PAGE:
Physics Stack Exchange is a question and answer site for active researchers, academics and students of physics. Join them; it only takes a minute:

Sign up
Here's how it works:
  1. Anybody can ask a question
  2. Anybody can answer
  3. The best answers are voted up and rise to the top

When solving Schrodinger's equation, we end up with the following differential equation:

$$\frac{{d}^{2}\psi}{dx^2} = -\frac{2m(E - V)}{\hbar}\psi$$

As I understand it, the next step is to guess the wave function, so let $\psi = {e}^{i\kappa x}$ or let $\psi = \sin(\kappa x)$, both of which I understand as they satisfy the differential equation, but when would you use one over the other? My textbook seems to use both in different scenarios, but I can't seem to figure out what the conditions are for using exponential over sinusoidal and vice versa.

share|cite|improve this question
The condition is that the quantity multiplying $\psi$ on the right is positive or negative. If it is positive, then you have an exponential, if it is negative, a sinusoid. The sinusoids are complex exponentials. – Ron Maimon Dec 7 '11 at 3:35
up vote 4 down vote accepted

This is really more of a mathematical question than a physical one, but in any case, here's a simple explanation:

Hopefully you are familiar with the idea of a basis of a vector space. And hopefully you also know that for any given vector space, you can choose many different possible bases. For example, if the 2D plane is your vector space, you could choose the standard unit vectors $\hat{x}$ and $\hat{y}$, or you could choose $(\hat{x} \pm \hat{y})/\sqrt{2}$. Let's call these latter two $\hat{u}$ and $\hat{v}$.

You can always express the members of one basis as linear combinations of the members of any other basis. In the 2D plane example:

$$\begin{align}\hat{u} &= \frac{\hat{x} + \hat{y}}{\sqrt{2}} & \hat{x} &= \frac{\hat{u} + \hat{v}}{\sqrt{2}} \\ \hat{v} &= \frac{\hat{x} - \hat{y}}{\sqrt{2}} & \hat{y} &= \frac{\hat{u} - \hat{v}}{\sqrt{2}}\end{align}$$

Since every vector can be expressed as a linear combination of basis vectors, if you want to understand what happens to the whole vector space under some transformation (like rotation), then you can just look at the effect of the transformation on the basis vectors. You don't need to examine the effect of the transformation on every vector individually. That's why basis vectors are useful. As an example, consider what happens when you rotate the 2D plane by some angle. You wouldn't (and couldn't) draw the rotated form of every single vector in the plane; you just draw the rotated $x$ and $y$ axes, and that's enough for you to understand what happened to the plane and figure out the effect of the rotation on any other vector.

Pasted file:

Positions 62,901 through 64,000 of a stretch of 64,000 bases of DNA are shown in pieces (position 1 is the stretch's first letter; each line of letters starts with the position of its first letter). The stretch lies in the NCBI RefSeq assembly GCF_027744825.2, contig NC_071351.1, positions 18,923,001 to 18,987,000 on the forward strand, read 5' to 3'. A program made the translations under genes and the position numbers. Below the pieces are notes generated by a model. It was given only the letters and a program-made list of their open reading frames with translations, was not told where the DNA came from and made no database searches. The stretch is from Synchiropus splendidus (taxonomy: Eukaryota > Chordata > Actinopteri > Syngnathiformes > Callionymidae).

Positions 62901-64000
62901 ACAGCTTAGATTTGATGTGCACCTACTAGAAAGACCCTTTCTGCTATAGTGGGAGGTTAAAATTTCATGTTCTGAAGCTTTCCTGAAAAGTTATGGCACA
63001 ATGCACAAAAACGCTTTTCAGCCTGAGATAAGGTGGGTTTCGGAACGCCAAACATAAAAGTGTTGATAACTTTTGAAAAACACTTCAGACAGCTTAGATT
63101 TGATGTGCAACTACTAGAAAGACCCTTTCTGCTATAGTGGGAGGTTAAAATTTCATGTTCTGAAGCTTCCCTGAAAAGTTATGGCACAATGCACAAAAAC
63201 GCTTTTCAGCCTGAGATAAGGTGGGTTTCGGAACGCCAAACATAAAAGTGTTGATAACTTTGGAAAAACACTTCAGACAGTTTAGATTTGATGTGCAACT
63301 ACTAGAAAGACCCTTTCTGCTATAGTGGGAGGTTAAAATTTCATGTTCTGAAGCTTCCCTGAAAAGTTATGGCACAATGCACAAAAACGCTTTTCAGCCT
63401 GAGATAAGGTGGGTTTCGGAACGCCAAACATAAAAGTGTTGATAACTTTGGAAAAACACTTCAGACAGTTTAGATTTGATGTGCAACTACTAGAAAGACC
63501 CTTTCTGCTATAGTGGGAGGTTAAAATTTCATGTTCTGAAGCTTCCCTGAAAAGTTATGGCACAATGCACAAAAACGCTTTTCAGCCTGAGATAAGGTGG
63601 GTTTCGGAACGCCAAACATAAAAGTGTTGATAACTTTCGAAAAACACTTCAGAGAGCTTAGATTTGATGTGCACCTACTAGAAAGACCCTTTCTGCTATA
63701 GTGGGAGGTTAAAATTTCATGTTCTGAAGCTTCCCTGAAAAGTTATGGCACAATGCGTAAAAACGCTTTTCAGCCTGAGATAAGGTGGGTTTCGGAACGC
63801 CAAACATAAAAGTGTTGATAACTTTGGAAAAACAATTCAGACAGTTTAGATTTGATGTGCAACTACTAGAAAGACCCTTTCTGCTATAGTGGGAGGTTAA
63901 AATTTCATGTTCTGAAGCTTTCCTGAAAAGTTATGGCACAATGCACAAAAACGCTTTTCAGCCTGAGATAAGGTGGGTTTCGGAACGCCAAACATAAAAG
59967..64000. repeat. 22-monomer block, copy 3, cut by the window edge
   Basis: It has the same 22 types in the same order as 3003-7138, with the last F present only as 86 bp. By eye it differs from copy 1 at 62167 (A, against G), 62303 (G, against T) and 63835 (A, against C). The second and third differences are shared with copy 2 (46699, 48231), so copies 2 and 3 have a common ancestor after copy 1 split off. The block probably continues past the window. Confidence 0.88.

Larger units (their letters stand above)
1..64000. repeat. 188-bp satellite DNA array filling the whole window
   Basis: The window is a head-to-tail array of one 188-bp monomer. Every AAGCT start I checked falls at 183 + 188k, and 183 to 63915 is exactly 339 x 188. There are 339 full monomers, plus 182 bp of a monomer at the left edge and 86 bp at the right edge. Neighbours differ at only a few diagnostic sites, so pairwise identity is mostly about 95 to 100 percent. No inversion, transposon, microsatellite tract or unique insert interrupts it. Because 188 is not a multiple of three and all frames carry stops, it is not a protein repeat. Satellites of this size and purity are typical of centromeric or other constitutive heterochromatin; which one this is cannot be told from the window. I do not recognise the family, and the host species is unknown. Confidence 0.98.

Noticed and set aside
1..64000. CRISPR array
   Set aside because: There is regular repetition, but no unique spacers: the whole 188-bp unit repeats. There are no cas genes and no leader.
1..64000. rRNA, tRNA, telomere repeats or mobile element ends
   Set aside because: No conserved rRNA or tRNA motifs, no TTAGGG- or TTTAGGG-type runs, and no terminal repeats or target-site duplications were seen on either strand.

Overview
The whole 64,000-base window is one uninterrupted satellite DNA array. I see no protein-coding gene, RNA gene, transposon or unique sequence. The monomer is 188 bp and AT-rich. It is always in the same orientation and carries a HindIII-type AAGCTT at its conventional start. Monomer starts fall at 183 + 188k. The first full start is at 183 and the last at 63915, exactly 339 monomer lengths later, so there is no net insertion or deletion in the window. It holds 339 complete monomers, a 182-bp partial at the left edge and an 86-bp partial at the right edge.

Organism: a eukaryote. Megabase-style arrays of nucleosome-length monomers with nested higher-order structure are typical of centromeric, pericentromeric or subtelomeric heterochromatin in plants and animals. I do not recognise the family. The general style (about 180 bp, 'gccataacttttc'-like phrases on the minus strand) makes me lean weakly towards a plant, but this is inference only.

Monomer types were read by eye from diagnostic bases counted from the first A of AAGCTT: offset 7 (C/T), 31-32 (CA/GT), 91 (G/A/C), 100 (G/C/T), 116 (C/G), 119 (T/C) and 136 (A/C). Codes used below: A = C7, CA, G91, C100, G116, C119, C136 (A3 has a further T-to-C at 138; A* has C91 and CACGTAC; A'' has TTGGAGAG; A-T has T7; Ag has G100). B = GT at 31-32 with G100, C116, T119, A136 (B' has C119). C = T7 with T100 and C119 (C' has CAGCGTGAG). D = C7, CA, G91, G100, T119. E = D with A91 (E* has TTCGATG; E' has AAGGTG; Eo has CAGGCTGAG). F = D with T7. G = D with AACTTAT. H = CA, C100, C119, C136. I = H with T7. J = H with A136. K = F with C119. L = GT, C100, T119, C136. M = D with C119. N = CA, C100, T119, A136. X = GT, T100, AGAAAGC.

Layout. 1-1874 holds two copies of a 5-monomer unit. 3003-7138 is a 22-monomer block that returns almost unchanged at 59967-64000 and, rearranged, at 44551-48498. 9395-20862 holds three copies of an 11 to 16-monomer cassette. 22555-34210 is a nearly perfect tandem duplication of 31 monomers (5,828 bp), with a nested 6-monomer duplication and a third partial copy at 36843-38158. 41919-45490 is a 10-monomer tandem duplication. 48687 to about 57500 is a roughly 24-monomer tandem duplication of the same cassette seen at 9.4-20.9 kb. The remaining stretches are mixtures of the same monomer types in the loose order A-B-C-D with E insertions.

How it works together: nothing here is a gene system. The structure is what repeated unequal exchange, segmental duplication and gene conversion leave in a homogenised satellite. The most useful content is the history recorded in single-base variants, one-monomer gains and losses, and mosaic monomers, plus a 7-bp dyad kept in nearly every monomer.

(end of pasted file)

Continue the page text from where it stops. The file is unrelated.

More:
This is exactly what's going on with the solutions to the Schroedinger equation. All the possible solutions to the equation form a vector space, called a Hilbert space. And like any other vector space, you can choose any of an infinite number of possible bases for the space. The set of all complex exponential functions


is one possible basis. You can construct any function by making a suitable linear combination of these exponential functions,

$$\psi(x) = \int\underbrace{\frac{1}{\sqrt{2\pi}}\psi(k)}_{\text{coefficient}}\underbrace{\vphantom{\frac{1}{\sqrt{2\pi}}}e^{ikx}}_{\text{basis vector}}\mathrm{d}k$$

(You may recognize this as the inverse Fourier transform.)

Another possible basis is the set of all sine and cosine functions,


You can also express any function as a linear combination of sine and cosine functions:

$$\psi(x) = \int\biggl(\underbrace{i\sqrt{\frac{2}{\pi}}\psi_s(k)}_{\text{coefficient}}\underbrace{\vphantom{\frac{1}{\sqrt{2\pi}}}\sin(kx)}_{\text{basis vector}} + \underbrace{\sqrt{\frac{2}{\pi}}\psi_c(k)}_{\text{coefficient}}\underbrace{\vphantom{\frac{1}{\sqrt{2\pi}}}\cos(kx)}_{\text{basis vector}}\biggr)\mathrm{d}k$$

Just as with the 2D plane vectors, you can express the elements of either basis in terms of the other basis:

$$\begin{align}\sin(kx) &= \frac{e^{ikx} - e^{-ikx}}{2i} & e^{ikx} &= \cos(kx) + i\sin(kx) \\ \cos(kx) &= \frac{e^{ikx} + e^{-ikx}}{2} & e^{-ikx} &= \cos(kx) - i\sin(kx)\end{align}$$

Depending on the particular situation you're considering, it may be more convenient to use one basis or the other. For example, if you have a potential that goes to infinity at some point (e.g. infinite square well), you know that the wavefunction becomes zero there, and thus it's to your advantage to choose a basis where the basis functions actually do go to zero somewhere: the sine/cosine basis, rather than the exponential one. But in general, any problem can be done with either basis. It's simply a choice of convenience.

share|cite|improve this answer

The most general solution is $Ae^{-ikx} + Be^{ikx}$

Depending on the coefficients $A$ and $B$ this can be equal to either of the example wave functions you gave, and these coefficients will be determined by boundary conditions.

share|cite|improve this answer

Your Answer


By posting your answer, you agree to the privacy policy and terms of service.

Not the answer you're looking for? Browse other questions tagged or ask your own question.